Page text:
Everybody in the BSU was not down for that. They figured — they knew, not just figured, that police would be there and people dragged out and arrested, their pictures … in the newspaper, and their parents would be coming up the next week to take them out of school because they would have wasted their money. 

We had to make sure we had allies on campus and in the community. We had a knockdown drag out over whether to do it, and who was going to do it. And, hey, it worked out. We got a lot of support from a lot of students. It was more than advocating more Black Studies on campus, a Black Studies center. You had other students saying we needed to include other issues of student concern that were not being listened to by the administration. So we ended up having a lot more student allies than we thought.

I got arrested right after the protest. I was gone before the tear gas. Once it got started, more students started showing up for different reasons. They were not all in favor of, or even aware, that we were pushing for a Black Studies program, a department, and more Black faculty members on campus. It was just a student protest, so they came to join that. When some of them started getting pretty loud, that was when the police came and tear gas and stuff. That wasn’t us. From what I was told later, the demonstration just kept increasing in size and people did not seem to be listening to the administration say, y’all need to go home now, this is over, you’ve made {your} point. When some students wanted to argue with the administrative representatives, things got out of hand. By that time they were just not demanding Black Studies, they had gone on to a larger agenda. But no, we never thought it was being co-opted. 

M: I have been told there were tanks on University Avenue at one point.

H: No, I don’t remember that. Tanks?! On University Avenue? I don’t think so, no. 

M: How did the BSU go about recruiting—

H: Nah. We didn’t. They just showed up. We had let it be known we were going to do it. We had put it in the student newspaper. We had mentioned in classes, we were going to protest at the president’s office, demanding some specific things about Black Studies and Black faculty. 

Anybody wanted to support us, hey, you’re welcome. So some other people showed up. It looked to be spontaneous to us but apparently some people had planned it. Some people came to be the opposition, to protect the sanctity of the administration building and that kind of thing. We didn’t get in any fights, but some people were yelling that no, we shouldn’t be there, this is not some Northern university {where} they were used to that kind of stuff. 

From what I was told, it was some of these oppositional folk who got loud and that’s when the police moved in. The reporting in the aftermath was generally negative. In thinking back, we decided those folk were sent there to stir something up, to make us look bad.

The BSU students that had been involved in demanding more Black access, more Black inclusion, the vast majority of them either got suspended, or kicked out, or their parents came and took them out. 

The first response was you must be punished, and we are not going to do what you demanded. I was a graduate student so they didn’t kick me out. But they kicked out a bunch of other folk.

M: So the undergrads —

H: Yeah, they got punished. I remember telling Mr. Mitchell, you know they {are going to} fire you, don’t you? They sent you over here to stop this student action. You didn’t stop us. {I} remember him smiling and saying, well, they might, but this won’t be the last job I have. I wasn’t hired to kiss their behind. I was hired to come and try to make a difference. And, hey, I think I did. I came and talked to y’all. And, once it became clear that you knew what you were doing and you were not interested in vandalism, I tried to stop y’all from doing it, y’all decided y’all were going to do it anyway? Hey, what could I do? If they fire me, they fire me. A very good man.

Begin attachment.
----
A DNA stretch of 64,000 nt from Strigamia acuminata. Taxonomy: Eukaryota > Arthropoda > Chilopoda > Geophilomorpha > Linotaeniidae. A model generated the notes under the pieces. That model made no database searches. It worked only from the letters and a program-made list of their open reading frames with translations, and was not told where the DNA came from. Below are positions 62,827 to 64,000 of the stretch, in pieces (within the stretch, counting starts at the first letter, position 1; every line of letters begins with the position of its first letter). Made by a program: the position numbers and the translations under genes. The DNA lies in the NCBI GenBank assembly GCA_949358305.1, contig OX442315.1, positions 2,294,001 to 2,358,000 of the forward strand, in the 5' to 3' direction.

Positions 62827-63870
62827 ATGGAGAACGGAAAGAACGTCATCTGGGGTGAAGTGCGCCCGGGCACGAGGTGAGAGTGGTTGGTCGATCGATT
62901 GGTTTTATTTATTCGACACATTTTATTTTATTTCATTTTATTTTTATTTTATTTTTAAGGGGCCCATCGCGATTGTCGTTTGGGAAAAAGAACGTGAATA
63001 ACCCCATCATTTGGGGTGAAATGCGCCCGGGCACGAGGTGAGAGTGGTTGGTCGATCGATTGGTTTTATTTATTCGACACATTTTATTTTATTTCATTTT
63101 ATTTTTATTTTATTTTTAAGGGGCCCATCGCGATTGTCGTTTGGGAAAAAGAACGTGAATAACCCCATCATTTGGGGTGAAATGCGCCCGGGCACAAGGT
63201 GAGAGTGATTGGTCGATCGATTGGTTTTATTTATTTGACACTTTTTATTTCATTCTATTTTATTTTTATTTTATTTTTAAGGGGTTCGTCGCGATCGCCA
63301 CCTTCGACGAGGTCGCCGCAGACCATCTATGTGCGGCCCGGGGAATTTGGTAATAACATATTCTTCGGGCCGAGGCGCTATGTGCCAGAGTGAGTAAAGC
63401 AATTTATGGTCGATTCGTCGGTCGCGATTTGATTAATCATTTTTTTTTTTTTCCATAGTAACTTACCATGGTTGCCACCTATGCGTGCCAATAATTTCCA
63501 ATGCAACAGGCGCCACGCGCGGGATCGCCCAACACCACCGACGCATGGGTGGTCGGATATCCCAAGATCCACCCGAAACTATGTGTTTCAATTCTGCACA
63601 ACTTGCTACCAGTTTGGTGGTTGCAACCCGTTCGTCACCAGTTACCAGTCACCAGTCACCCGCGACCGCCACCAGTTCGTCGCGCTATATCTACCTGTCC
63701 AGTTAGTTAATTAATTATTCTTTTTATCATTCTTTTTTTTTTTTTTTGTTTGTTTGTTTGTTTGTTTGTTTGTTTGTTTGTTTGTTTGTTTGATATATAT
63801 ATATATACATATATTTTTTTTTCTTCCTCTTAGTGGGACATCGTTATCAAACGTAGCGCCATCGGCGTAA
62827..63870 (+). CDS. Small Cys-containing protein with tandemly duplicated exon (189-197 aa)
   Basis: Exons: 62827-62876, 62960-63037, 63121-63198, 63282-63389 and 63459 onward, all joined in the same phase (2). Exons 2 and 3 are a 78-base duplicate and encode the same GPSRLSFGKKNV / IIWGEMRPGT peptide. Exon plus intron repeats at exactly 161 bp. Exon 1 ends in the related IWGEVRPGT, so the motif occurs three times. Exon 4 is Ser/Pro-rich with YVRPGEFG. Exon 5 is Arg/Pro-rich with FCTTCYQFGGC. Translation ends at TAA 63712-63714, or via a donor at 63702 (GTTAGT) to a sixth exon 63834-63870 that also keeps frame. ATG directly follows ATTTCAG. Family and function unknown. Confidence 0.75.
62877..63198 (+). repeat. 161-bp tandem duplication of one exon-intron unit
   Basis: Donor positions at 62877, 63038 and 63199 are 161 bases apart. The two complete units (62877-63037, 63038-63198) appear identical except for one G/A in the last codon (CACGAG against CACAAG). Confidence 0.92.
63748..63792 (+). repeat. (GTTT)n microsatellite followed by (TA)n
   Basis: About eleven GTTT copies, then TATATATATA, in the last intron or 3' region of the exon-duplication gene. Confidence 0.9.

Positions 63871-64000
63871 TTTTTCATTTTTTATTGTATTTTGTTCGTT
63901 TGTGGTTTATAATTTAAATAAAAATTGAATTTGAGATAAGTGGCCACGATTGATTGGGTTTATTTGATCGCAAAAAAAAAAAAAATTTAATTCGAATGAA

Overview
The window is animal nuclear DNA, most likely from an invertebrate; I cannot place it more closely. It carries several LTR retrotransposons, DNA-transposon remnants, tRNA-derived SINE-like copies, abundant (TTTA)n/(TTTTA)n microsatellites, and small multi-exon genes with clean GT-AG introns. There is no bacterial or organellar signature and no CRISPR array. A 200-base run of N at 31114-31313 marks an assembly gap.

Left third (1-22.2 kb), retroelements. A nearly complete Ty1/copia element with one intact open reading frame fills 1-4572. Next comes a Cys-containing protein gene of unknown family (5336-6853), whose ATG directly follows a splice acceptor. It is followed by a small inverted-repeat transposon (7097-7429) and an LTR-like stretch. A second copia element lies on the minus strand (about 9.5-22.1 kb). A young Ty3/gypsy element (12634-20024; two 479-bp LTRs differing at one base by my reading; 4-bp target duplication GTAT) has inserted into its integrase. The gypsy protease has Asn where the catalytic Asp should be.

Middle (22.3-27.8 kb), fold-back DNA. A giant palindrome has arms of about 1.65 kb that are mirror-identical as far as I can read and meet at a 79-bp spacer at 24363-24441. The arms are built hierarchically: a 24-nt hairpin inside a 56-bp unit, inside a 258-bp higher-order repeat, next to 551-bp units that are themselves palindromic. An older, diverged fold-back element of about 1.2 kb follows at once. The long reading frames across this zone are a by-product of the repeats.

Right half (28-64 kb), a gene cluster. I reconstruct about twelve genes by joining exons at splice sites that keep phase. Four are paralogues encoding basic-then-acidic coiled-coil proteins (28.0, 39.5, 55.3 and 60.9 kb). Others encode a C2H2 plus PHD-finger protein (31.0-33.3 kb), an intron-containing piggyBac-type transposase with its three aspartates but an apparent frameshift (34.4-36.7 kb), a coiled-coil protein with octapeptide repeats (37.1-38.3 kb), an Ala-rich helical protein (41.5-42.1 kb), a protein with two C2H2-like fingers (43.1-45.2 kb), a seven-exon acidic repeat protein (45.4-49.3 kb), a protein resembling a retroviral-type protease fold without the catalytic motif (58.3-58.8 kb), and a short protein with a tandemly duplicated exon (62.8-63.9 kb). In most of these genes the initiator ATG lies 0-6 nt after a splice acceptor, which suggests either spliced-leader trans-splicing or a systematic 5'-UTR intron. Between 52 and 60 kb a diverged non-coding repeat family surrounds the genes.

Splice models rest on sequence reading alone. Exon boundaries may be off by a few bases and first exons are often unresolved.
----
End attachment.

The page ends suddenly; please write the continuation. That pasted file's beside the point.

M: Do you remember the beginnings of the Institute of Black of Culture? 

H: I did not attend, that first day. I wasn’t at Gainesville at the time. We all smiled at hey, they got something done. Hopefully, the institute would work well and do something decent. The first director, we had been instrumental in getting him hired as a faculty member. So, we thought the institute would be in good hands. He had come to campus and made a very, very good, not just professional, but an entertaining presentation about African American culture and music, and art. We made sure he had a large audience. We were all rewarded, it was a very good presentation. As a group, we had sent in a recommendation that they hire him. I don’t know whether they paid any attention, but we definitely did that. We liked to write.

M: What do you remember about the beginnings of the African American Studies Program? 

H: It looked good on paper but we were concerned it did not look like it was going to have influence on the curriculum, on changing that Eurocentric viewpoint. Nothing in the master plan seemed like anything more than a meeting place, a vehicle to bring in some speakers, but we didn’t see it helping African American students.

M: Do you think the BSU and the students who participated saw the sit-ins as a success?

H: Yes, they did. There had been some sacrifices, a lot of intense discussions and courage on the part of some students to step out and get something done. In the end, yeah, that was the feeling, that we had actually gotten something done.  When people got kicked out, that’s not what they felt like, but the very next academic year, the president did everything we had asked him to do, just claimed that he had come up with it on his own. He didn’t give any credit to the students. But we knew.

Transcript of this interview to be posted at http://oral.history.ufl.edu sometime this summer.